“I’ve always worked in nightlife my whole career—in Virginia Beach, Washington, D.C., Tampa Beach, and San Diego,” said Katherine Lawson, a club worker and stand-up comedian, who is in a group chat of roughly 40 local women discussing drugging incidents. “I’ve never been drugged in my entire life, until I moved to L.A. Now, I don’t know that many girls who haven’t been drugged in L.A.”
The catalyst was a wrongful death case filed by the parents of Kimberly Fattorini, a former Playboy model and hostess, who died in July 2017 after going out with a Warwick promoter named Elias Wehbe and former NFL linebacker Shawne Merriman. The coroner found traces of the date rape drug Gamma Hydroxybutyrate, or GHB, in her system. In April, an Instagram account called Celeb ™, founded by controversial blogger, Nik Richie, circulated screenshots of the complaint, filed nine months prior, featuring texts Fattorini sent the night she died.
Both men denied drugging Fattorini. But Wehbe issued an apology on his website for some texts he sent that night, in which he called Fattorini and her friends “whores” and “scum” and described putting a “weak” one to sleep, adding the “coke dealer can bang her.” Warwick, which did not return requests for comment, dismissed Wehbe. “We remain committed to the operation of a safe and responsible venue,” they wrote in a statement on Instagram, “as we have been since our founding.”
After the case went viral, a group of Los Angeles models and influencers, spearheaded by the actress Elsie Hewitt, formed a campaign on social media to raise awareness about Fattorini’s death. But the campaign also touched on the prevalence of drugging in local venues, prompting users to comment with their own stories, often under photos, or with the hashtag #justiceforkim.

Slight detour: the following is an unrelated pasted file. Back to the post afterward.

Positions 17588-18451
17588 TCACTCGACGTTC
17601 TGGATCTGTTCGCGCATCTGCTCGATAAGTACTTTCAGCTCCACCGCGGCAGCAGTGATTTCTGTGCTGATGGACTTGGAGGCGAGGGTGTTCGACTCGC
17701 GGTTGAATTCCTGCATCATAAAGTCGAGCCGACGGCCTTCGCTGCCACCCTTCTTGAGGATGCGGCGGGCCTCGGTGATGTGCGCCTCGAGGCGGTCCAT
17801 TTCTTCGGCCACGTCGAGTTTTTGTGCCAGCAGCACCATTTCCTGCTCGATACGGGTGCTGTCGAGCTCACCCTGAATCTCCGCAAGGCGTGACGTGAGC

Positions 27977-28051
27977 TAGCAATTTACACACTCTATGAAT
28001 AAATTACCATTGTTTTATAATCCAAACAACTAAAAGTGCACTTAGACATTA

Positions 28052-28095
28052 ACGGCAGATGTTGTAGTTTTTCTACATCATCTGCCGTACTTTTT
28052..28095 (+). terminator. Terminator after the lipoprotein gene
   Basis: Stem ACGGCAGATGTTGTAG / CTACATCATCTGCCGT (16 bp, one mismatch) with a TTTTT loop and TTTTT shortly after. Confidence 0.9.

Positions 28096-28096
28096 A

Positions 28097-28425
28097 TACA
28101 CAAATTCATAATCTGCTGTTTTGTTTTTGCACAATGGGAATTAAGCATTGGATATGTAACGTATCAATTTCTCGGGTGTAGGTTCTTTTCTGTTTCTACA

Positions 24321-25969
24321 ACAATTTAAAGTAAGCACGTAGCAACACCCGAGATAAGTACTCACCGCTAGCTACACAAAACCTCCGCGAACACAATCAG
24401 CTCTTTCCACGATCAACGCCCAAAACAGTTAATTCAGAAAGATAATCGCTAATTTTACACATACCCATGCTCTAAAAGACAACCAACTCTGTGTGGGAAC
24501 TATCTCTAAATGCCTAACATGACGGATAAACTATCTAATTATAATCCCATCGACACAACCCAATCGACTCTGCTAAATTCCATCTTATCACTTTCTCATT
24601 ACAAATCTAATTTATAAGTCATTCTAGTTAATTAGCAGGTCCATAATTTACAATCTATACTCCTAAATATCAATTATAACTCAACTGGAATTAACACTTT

Celeb ™ alone has published 10 anonymous testimonies from victims of drugging incidents and harassment from prominent Los Angeles promoters.
When The Daily Beast covered the case, two of the women in the group cited personal experiences with drugging, and three women, including Rice, later reached out with similar stories. “I was just struck by how similar [my texts were] to the texts Kim sent before she died,” Rice said. “How they don’t really make sense. You can tell it took all of the power in me to try and write all of that.” In total, The Daily Beast spoke to 14 people in L.A. nightlife, eight of whom said they had been drugged, some more than once, and all of whom knew of another person who had.
Lawson, who said she had been drugged twice, first encountered GHB in June of 2018 while out at a Hollywood club where she worked (Lawson declined to name the place, as she had once worked there, but said it was “near Highlight Room” in Hollywood). She had been sitting at a table with a promoter, who asked whether she preferred vodka or tequila. She answered tequila. Soon, his client handed her a shot. “But it tasted like water—it tasted weird,” she said. “So, immediately after taking it, I asked him, ‘What did you give me? That didn’t taste like tequila.’ The guy told me it was ‘G,’ which, as I found out, is a date-rape drug. But I’d never been drugged before. I didn’t know what ‘G’ was.”